Greetings Everyone

Can someone please assist. Found this question in unit one assessment but am not sure how to go about it.

The question is ,"what decimal number has the binary representation 1011010?.

Essentially, the question you need to answer is how you would write the binary number `1011010`

normally – that is, in our base-10 or “decimal” system.

Binary numbers are pretty easy *once you understand them*, but a little tricky to understand at first – at least, they were for me.

The main resource we have on this topic is the Khan Academy video in CS101 1.2.2. I’ll embed it below, too. But it could also be useful to seek out some other explanations, like this one from Math Is Fun.

Here is the explanation that makes the most sense to me (but I invite anyone to critique my method ):

Suppose we have an unknown five digit binary number. Starting from the right, each digit in the binary number is an increment of a power of 2.

2^{4} 2^{3} 2^{2} 2^{1} 2^{0}

Since this is binary, for each digit, you only get a choice of `0`

or `1`

. For each digit, then, you can have `zero`

amount of that particularly power of two, or you can have `one`

of that particular power of two.

Let’s suppose we have a number, then, like `1 1 1 1 1`

. That’s like saying that I have one of each kind of power of two. I have one of 2^{4}, one 2^{3}, one 2^{2}, one 2^{1}, and one 2^{0}.

Put another way, that means I have one 16, one 8, one 4, one 2, and one 1 (since 2^{0} equals 1).

Just add them all up:

`16 + 8 + 4 + 2 + 1 = 31`

So the binary number `1 1 1 1 1`

is equal to the decimal number `31`

.

Another quick example. Suppose I have the binary number `1 1 0 1 0`

. Now I have one 2^{4}, one 2^{3}, **no** 2^{2}, one 2^{1}, and **no** 2^{0}.

I can add these up, too:

`16 + 8 + [0] + 2 + [0] = 26`

Okay, last one: `1 0 1 0 1`

. That will just be this:

`16 + [0] + 4 + [0] + 1 = 21`

I’ve only dealt above with 5 digit binary numbers. The problem above is asking you to look at a 7 digit binary number. That means we need to tack on two additional powers of 2, like so:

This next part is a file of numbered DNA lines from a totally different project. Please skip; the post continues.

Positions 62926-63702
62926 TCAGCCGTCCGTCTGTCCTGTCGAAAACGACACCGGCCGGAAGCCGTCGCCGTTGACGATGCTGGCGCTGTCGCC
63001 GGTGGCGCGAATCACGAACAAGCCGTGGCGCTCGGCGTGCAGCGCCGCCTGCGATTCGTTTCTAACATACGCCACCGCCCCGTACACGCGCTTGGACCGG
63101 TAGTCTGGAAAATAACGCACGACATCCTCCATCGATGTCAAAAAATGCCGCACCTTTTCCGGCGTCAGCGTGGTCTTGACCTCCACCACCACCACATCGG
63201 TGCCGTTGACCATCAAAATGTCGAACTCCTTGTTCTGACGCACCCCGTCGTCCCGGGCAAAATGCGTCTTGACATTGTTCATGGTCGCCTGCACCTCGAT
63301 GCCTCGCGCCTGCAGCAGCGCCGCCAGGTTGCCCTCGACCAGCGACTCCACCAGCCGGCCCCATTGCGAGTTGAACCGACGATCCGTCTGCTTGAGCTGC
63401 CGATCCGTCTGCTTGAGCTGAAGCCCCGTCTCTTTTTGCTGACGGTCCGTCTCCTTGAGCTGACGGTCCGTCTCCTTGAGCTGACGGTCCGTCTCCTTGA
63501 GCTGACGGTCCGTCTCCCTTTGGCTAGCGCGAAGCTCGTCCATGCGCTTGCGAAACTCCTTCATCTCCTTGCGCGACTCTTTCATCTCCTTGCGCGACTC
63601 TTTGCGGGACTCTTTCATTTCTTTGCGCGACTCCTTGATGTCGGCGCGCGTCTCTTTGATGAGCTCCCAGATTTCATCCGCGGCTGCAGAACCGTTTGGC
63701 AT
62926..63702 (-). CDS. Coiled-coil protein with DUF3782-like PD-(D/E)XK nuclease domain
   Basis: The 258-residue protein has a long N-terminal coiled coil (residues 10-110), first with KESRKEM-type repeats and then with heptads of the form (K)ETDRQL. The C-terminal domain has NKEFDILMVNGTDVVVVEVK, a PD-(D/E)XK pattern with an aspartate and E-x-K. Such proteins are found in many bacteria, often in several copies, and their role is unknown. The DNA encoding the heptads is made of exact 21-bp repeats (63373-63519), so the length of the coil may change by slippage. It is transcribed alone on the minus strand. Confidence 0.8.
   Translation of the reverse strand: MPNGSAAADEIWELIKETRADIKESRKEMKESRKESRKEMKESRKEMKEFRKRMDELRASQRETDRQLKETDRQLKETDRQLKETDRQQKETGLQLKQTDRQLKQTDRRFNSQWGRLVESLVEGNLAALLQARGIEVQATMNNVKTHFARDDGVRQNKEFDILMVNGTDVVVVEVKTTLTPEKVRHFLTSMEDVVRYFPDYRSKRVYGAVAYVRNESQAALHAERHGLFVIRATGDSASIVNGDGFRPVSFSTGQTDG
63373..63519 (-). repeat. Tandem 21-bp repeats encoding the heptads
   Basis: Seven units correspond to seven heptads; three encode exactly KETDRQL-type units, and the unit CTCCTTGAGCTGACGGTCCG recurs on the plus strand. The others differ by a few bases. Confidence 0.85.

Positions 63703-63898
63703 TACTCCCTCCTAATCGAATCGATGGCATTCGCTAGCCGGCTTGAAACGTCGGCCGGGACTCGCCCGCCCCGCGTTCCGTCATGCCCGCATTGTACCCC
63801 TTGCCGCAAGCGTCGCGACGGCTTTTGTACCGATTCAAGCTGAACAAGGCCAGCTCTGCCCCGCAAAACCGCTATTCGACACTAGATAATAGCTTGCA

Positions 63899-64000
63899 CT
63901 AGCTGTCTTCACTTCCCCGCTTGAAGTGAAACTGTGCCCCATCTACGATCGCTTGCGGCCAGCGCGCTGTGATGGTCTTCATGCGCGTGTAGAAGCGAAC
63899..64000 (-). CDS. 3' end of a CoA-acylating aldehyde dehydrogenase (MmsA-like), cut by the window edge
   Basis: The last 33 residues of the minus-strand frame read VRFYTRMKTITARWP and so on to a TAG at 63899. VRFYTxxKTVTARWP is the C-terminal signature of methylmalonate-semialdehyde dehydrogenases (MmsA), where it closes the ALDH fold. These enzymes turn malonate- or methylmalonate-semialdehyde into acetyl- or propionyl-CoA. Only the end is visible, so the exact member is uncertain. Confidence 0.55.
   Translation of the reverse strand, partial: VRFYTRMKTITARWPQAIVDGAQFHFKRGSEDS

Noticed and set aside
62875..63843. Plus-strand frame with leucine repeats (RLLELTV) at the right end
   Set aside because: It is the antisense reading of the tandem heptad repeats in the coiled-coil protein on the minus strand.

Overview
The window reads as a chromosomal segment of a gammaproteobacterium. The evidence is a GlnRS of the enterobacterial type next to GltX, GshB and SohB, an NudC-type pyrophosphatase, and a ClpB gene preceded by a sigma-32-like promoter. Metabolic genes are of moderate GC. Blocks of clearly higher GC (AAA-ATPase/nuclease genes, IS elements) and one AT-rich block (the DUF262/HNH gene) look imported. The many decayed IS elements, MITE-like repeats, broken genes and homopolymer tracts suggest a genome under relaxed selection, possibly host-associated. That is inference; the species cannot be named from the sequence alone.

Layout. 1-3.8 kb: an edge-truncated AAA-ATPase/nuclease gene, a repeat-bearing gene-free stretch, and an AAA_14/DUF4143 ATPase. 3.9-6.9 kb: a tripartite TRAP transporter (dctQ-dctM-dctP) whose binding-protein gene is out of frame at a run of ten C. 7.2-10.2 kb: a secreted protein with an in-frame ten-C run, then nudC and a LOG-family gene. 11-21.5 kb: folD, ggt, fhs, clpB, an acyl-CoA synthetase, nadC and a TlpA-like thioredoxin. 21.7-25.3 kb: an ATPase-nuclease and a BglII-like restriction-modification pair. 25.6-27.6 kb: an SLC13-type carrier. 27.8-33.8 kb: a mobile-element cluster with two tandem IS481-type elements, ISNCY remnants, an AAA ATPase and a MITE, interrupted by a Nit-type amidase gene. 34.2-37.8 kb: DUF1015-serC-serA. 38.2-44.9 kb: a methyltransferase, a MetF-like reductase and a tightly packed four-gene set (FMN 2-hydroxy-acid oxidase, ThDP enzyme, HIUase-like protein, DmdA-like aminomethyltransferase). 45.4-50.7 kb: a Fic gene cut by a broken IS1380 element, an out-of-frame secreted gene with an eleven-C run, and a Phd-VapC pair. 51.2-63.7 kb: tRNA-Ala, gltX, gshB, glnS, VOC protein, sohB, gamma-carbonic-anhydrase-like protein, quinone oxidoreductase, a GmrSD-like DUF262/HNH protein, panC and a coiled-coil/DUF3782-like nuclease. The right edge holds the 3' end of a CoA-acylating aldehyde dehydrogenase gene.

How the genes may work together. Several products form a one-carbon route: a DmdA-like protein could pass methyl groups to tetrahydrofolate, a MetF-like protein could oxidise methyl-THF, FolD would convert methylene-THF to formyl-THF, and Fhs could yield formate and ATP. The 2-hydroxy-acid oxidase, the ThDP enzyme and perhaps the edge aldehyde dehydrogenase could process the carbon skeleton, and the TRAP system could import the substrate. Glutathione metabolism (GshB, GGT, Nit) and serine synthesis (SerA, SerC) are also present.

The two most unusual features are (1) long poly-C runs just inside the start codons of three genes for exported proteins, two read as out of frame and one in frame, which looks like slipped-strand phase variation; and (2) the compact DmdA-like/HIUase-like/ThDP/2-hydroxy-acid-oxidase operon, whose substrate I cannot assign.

2^{6} 2^{5} 2^{4} 2^{3} 2^{2} 2^{1} 2^{0}

All you really need to do is to convert *each digit* of the binary number into an equivalent base-10 (decimal) number, and then add up all the numbers you get.

Decimal numbers really work the same way, except we have ten digits (0 through 9) instead of two (0, 1) and we deal with powers of 10 instead of powers of 2. The **Math Is Fun** link above does a good job showing that, I think.

Here’s that Khan video I promised, the same one we use in section 1.2.2:

@Sean

Thank you very much for the time and trouble you took in giving the answer to my question. The information you gave was very helpful and indeed enriching. I loved the Math is Fun. It is quite a good resource on the subject. I greatly appreciate.

Hi, this is an easy way that I learned binary conversions and this is to supplement the video in the course.

These are examples from a you tube video that I watched called “How to Convert Binary to Decimal Tutorial (The Easy Way)”

Binary to decimal:

Example: 10000100 to 132

You put the binary numbers in the above example under each decimal number

128 64 32 16 8 4 2 1

1 0 0 0 0 1 0 0

So, after you have placed the binary numbers under the decimal numbers, then you will add the decimal numbers corresponding to the ones only not the zeros.

Ex. There is a 1 corresponding to 128, there is a 1 corresponding to the number 4 and. So you will get the total which is your decimal number.

128 +4= 132

132 will be the decimal number

Decimal to Binary

Example: 27 to 11011

In this example you turn decimal into binary using the decimal number 27 which is 11011 binary.

You will put the binary numbers under the corresponding decimal number

128 64 32 16 8 4 2 1

1 1 0 1 1

Ex. You will add the 16+8+2+1 you only add the decimal numbers together with a one

Under them not the zeros.

16 +8+2+1= 27.

So, 27 is your decimal number.

This is some very basic steps to help get you introduced to the binary decimal conversion.

I found this technique to be the easiest so far.

Hope this helps.